Arachnophobes will want to avoid the Greek town of Aitoliko for a while. That’s because a massive army of eight-legged web weavers has descended upon quaint seaside locale and blanketed trees, road signs, and huge stretches of shoreline in wispy webs.
Like something out of a horror movie, the town’s residents have been forced to put up with their home turning in a massive bug-catching festival. But what’s probably the most surprising thing about all of this is that nobody really seems to mind all that much. In fact, they’re pretty used to it at this point.
As ScienceAlert notes, this isn’t the first time that the town has had to put up with a massive influx of spiders. This kind of thing apparently happens with shocking regularity, with massive spiderwebs popping up in the town every few years. The spiders aren’t dangerous — at least not to humans — and they eat a lot of even more annoying bugs, like mosquitos, so the locals tend to just let them do their thing.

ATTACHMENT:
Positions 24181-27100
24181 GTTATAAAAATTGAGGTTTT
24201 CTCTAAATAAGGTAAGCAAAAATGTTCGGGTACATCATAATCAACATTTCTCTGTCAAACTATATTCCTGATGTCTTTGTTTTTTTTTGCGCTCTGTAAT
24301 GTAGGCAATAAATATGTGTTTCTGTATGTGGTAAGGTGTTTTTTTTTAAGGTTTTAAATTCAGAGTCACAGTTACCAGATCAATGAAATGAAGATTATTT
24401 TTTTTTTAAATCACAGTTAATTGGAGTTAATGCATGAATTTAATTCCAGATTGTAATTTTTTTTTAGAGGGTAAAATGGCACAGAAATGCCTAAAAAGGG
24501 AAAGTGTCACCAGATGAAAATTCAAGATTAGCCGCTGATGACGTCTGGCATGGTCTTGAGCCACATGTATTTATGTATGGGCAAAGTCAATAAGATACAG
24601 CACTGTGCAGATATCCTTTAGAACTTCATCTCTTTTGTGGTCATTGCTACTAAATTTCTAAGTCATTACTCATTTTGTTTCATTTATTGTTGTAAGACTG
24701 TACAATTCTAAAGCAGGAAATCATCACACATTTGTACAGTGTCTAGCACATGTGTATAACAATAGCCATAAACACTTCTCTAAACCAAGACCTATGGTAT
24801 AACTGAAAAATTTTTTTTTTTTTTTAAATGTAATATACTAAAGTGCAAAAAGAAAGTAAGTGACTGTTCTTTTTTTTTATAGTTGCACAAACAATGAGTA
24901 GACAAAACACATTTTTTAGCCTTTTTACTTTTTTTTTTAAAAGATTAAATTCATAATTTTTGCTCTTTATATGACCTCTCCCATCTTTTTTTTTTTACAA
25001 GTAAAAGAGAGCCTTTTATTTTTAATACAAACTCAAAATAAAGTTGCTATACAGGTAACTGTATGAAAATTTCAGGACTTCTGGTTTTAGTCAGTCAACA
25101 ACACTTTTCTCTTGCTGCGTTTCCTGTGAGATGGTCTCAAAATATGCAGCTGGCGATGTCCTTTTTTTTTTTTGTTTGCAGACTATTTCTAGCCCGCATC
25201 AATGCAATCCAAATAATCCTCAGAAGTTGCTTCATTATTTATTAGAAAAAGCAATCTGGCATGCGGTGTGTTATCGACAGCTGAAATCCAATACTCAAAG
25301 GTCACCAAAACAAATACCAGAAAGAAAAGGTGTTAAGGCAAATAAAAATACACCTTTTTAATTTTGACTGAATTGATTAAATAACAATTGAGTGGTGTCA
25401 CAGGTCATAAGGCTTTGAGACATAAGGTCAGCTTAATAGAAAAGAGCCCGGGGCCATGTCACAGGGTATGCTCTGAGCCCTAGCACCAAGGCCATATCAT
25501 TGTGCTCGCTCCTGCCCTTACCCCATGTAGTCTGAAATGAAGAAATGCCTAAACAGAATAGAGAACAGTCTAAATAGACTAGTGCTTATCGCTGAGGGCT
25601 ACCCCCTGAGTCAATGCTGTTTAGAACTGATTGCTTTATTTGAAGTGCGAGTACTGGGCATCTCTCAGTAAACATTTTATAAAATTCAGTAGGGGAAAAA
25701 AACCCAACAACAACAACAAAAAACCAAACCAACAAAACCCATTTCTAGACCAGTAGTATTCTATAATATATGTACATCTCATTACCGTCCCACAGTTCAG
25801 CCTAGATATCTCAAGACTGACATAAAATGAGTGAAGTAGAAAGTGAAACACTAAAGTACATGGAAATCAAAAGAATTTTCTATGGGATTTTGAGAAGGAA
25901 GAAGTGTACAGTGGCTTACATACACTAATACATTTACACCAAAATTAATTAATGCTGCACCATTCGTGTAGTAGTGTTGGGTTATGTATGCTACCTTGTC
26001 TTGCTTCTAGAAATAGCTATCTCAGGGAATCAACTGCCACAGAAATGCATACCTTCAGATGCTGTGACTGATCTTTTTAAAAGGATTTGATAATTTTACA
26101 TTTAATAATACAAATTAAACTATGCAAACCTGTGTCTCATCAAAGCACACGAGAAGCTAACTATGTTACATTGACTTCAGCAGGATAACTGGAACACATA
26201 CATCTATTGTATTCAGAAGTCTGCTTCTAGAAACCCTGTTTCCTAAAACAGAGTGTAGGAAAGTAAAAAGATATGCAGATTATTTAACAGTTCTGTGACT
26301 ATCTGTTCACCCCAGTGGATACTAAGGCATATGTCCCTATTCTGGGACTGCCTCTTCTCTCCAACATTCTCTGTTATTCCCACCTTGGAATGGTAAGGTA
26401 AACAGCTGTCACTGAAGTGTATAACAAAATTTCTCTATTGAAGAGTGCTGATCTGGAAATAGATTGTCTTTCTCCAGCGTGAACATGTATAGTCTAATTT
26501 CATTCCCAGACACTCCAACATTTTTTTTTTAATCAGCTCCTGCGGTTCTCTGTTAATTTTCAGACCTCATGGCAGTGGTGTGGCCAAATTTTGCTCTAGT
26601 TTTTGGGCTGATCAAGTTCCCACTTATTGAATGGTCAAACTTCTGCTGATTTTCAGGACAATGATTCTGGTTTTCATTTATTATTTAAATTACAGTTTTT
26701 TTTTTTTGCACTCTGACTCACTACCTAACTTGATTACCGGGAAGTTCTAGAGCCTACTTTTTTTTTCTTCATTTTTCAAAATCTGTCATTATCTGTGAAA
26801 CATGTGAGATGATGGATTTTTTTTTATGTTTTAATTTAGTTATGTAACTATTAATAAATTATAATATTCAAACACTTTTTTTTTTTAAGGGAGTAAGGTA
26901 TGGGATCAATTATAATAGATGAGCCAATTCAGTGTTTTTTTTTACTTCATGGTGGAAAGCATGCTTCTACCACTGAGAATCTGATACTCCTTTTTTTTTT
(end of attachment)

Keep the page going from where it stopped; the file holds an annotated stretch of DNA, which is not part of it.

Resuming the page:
But what actually prompts the spiders to come out in full force? Nice weather, of course! A surplus of tasty insects and warm temperatures have made for perfect breeding conditions, and the spiders have taken advantage in a big way.
“The spiders are taking advantage of these conditions and are having a kind of a party,” Maria Chatzaki, a biologist with Democritus University of Thrace, told Greece news outlet Newsit. “They mate, they reproduce and provide a whole new generation.”
The spiders won’t last long, and while their webs may be a bit of a nuisance for now they’ll eventually break down and the affected areas will return to normal. That is, until the next pleasant stretch of weather creates another spider frenzy.